• My guess is you had poor genetics for pasturing which caused the wrong behaviors. The pigs you describe will do fine in a confinement management system but not on pasture in a mixed age herd system like ours. Unfortunately in the process of breeding for animals that do well in pens the breeders have bred away from the very characteristics that make for good sows and boars.

  4. Debbie says:

    Great post! Thank you. We have our first litter on the ground here. 4 little American Guinea hogs. We have momma and daddy together..and the babies are just fine. They are 1 week old today and venturing out of the nest…so cute! Our sow and boar have great temperaments, she will let me pick up the piglets to check them without fussing. Hoping to make a bigger better area for them as summer moves on. So far, they are all happy. :)

  5. john hamel says:

    I made a mistake with my sow and need some guidance she was 3 days from farrowing i let her out to get some exercise and she went way to the back of my ten acres in the woods and farrowed that day it has rained and i was able to put a plastic up some what over them but i am worried for the nine baby’s what should i do and how should i do it
    thank you
    Upset and sad
    John

  6. john hamel says:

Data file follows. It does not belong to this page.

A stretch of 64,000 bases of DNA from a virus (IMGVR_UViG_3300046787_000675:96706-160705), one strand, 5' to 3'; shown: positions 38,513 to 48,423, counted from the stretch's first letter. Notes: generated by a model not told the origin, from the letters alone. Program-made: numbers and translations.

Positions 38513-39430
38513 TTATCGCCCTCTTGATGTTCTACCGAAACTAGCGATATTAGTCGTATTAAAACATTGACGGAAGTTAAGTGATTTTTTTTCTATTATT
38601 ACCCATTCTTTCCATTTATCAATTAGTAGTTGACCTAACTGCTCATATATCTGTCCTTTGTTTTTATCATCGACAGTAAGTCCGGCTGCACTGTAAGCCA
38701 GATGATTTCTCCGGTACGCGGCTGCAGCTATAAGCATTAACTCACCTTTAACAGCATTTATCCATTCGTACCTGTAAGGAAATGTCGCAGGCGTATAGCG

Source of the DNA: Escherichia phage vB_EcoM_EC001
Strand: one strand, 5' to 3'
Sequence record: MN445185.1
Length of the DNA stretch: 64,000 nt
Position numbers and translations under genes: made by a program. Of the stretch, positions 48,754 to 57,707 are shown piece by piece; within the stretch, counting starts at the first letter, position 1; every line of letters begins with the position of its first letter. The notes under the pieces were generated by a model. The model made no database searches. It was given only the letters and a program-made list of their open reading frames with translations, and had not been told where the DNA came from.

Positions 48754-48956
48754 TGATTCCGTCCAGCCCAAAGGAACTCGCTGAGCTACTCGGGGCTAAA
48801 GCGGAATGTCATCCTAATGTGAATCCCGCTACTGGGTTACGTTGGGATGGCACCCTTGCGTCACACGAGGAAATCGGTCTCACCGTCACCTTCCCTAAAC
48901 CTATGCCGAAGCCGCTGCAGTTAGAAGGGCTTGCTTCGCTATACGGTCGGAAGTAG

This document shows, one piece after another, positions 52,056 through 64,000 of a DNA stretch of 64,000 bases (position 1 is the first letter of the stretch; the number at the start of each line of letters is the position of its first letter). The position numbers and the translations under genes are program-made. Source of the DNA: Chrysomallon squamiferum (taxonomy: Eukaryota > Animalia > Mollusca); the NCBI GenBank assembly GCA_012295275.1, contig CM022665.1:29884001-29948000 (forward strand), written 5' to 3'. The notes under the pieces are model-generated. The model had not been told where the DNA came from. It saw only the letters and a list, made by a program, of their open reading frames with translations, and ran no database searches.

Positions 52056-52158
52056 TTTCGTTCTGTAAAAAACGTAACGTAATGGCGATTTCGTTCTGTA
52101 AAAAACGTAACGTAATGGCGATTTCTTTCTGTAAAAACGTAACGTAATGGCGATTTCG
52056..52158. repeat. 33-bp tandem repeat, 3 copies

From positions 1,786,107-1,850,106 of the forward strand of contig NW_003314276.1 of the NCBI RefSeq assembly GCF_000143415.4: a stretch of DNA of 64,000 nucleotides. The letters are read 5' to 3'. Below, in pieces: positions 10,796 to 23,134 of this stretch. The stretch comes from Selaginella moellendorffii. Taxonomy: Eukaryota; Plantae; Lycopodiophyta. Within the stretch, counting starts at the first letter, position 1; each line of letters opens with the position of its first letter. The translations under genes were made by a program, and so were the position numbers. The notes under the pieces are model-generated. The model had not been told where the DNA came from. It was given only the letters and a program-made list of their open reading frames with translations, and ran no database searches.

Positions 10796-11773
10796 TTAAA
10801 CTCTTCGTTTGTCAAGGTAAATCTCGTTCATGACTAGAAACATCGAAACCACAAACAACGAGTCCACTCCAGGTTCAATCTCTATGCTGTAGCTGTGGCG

if it helps with your advice i live in new haven vt

  7. john hamel says:

    the nine piglets look to all be doing great and healthy and i want to keep them that way

    • John, we don’t find a need to provide any plastic cover. The sow should be fine with these light rains we have been getting as long as she is not in a depression that would flood up. Our sows tend to seek brushy areas or areas with tree cover and on a slope which drains for nest building. Do not add hay or straw as it will be too loose. Right now we’re in the golden time of farrowing – warm and pleasant weather.

      • john hamel says:

        thank you Walter i respect your advice and i will sleep better now again thank you

        • I should slightly modify my answer. I was thinking about rain. There is a situation where a shade cover may be needed such as when a sow builds her nest out in the middle of a field. This is unusual, normally they pick an area which will get shade all or part of the day, but too much sun can burn white/pink piglets and that is a case where I might setup a shade such as with a piece of plastic like bale wrap. Even some saplings with their leaves on stuck in the ground do the job.

  8. I’m constantly amazed at what, evolutionarily, animals have “learned” how to do. That a sow “knows” to build a nest that drains, provides shelter, and keeps her piglets close to her is remarkable.

    Unrelatedly, I read a piece today about how the manufacture of Greek yogurt is generating a surfeit of acid whey. I know your pigs eat the sweet whey that’s a byproduct of cheesemaking. Would they also eat acid whey? I know it has a lower protein content, but would it still be acceptable pig food?

    Also unrelatedly, keep those piglet pictures coming!

    • Yes, Yogurt Whey is also a great pig food. We make yogurt in 5 gallon pails, 30 gallon barrels and even in our 1,000 gallon tanks as sometimes we get milk rather than whey if it gets over cooked as happens on occasion.